I’ve been a fairly regular BART rider for over three years now, and one of my big complaints about the system is the lack of discounts for regular riders. To get the 6.25% discount, you have to buy paper tickets from neighborhood vendors. The “high value” tickets are not available in stations, for inexplicable reasons.
To add insult to injury, the ticket inevitably has a small amount of money left on it, so you are left with a pile of sub-$1.00 tickets that must be laboriously exchanged into a single consolidated ticket. (The rules are much more complicated; when I tried to exchange a pile of tiny tickets, there was a problem exchanging the tiny residual tickets that had been purchased from a BART ticket machine with a credit card, but not the tiny tickets that were purchased with cash. Don’t even ask!)
The whole situation is maddening for somebody who has an Octopus card (Hong Kong), an EZ-Link card (Singapore), and will probably get an Oyster card at the IEEE meeting in London next week. The technology is quite well-developed, but BART is still stuck in the 1970s with pieces of paper and magnetic stripes.
Well, somebody at BART must be paying attention to what’s going on in the rest of the world, because the EZ Rider card is now entering its second trial phase. I’ve been wondering how to get one ever since I read about it in the Capricious Commuter in November. Never having to go buy a paper ticket at a “convenient neighborhood vendor” again and automatically having my tiny useless amounts of money carry over on the smart card would address two of my biggest complaints with the fare system.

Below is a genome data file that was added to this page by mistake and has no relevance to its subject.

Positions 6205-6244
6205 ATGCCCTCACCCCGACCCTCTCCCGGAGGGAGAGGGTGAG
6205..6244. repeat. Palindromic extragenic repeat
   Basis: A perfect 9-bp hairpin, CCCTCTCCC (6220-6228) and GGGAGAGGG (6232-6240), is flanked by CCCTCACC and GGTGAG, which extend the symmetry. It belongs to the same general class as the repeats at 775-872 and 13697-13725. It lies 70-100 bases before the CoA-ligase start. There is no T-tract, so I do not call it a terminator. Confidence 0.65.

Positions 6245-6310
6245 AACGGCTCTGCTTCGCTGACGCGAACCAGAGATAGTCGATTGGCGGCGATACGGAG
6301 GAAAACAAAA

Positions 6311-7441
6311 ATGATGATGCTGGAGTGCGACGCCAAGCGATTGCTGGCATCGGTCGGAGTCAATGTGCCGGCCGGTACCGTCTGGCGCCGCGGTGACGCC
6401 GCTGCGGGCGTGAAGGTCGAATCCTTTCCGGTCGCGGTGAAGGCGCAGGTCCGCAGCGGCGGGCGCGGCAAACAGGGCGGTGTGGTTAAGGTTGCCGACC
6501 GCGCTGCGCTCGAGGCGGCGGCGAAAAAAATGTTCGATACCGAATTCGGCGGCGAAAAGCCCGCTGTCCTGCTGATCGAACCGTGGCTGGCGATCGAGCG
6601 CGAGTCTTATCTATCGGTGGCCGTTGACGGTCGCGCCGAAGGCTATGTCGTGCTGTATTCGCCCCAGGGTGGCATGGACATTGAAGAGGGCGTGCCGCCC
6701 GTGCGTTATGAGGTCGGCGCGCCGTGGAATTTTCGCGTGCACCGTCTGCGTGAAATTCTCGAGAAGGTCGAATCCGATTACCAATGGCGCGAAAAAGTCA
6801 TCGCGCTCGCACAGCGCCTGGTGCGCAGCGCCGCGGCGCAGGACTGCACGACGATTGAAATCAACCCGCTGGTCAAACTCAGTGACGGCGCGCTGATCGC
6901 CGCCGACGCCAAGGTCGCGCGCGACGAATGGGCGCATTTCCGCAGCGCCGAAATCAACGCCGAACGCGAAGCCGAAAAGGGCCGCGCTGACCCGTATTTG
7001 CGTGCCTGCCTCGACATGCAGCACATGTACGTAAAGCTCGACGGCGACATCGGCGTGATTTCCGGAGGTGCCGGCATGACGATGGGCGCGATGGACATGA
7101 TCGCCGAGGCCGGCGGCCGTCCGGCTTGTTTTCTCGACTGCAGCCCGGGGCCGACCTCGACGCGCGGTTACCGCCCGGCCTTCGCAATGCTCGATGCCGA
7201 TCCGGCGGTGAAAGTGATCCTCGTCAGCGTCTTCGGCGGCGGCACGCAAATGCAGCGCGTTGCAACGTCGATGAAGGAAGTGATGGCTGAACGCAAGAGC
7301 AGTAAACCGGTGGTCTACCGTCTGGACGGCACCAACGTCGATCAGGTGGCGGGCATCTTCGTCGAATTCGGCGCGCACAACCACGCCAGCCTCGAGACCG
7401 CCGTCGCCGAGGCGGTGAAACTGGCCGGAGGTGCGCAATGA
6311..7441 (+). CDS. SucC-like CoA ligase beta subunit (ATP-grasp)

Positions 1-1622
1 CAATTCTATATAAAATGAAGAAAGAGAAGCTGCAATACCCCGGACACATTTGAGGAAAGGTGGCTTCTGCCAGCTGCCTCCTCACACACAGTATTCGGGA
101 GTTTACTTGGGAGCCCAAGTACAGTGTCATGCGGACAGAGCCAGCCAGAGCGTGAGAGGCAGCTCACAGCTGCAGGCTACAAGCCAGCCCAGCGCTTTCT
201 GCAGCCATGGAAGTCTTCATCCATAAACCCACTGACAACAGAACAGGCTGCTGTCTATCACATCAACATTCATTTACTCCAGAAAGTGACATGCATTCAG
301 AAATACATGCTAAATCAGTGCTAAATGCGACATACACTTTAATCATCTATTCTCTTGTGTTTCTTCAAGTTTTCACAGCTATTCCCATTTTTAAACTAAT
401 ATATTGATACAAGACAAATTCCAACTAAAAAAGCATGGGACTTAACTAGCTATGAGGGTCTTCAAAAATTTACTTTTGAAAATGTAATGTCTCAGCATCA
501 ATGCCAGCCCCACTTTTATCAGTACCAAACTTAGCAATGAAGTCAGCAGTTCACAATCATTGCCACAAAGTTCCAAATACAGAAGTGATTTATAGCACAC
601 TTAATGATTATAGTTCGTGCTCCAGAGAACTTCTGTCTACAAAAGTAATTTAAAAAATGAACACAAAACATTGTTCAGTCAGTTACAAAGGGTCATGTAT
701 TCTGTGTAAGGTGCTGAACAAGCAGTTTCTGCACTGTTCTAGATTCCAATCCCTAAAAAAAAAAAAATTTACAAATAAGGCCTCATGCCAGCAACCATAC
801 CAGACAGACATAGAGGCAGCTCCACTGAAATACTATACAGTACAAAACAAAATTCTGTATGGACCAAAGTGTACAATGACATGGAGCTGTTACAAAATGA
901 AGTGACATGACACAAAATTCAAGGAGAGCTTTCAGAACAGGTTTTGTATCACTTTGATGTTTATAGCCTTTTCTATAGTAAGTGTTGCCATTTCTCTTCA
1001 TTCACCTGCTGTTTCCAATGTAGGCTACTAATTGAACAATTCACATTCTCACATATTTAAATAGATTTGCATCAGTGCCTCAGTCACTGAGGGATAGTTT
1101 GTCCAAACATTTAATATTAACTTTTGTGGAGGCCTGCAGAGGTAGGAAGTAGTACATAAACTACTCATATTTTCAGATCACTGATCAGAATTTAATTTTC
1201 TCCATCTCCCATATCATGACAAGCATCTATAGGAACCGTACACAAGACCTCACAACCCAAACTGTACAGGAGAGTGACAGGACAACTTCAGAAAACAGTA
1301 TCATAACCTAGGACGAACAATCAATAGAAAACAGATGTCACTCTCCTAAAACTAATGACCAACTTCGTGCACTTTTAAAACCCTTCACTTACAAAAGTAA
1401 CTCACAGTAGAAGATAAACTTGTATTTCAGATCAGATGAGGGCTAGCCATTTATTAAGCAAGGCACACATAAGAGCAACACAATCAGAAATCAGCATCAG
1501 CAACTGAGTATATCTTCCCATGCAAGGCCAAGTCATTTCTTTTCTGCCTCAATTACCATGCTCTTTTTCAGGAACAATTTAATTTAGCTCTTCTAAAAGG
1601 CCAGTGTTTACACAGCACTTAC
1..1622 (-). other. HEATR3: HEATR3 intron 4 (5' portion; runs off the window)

So far, though, the card has been somewhat annoying. There is an “on line” sign up system, where you fill out a few questions and it says, teasingly, that you’re almost done. In this case, “almost done” means that you need to print out a sign-up form, mail it to BART in Oakland, and wait. After two weeks (though, to be fair, that included the Christmas and New Year’s holidays), a card finally arrived in the mail.
In an amusing contrast, my EZ Rider card arrived the same day as a credit card. To activate the credit card, I called the number on the card, entered the last four digits, and my card was activated. If I had wanted to buy something with it, it was ready right then. To activate the EZ Rider card, I had to call BART and leave a message on what sounded like an answering machine with my name, the card number, and the last four digits of the credit card number that it’s linked to. Several hours later, I received an e-mail informing me that my card would be activated in the next three days.
All in all, this process could be made a lot easier. (Automating the activation process would be an easy Asterisk project!)
Fortunately, when I used the card for the first time this morning, it functioned in the fare gate as expected. I’m on the train to work now. We’ll see if it also works when I get off the train in another half hour…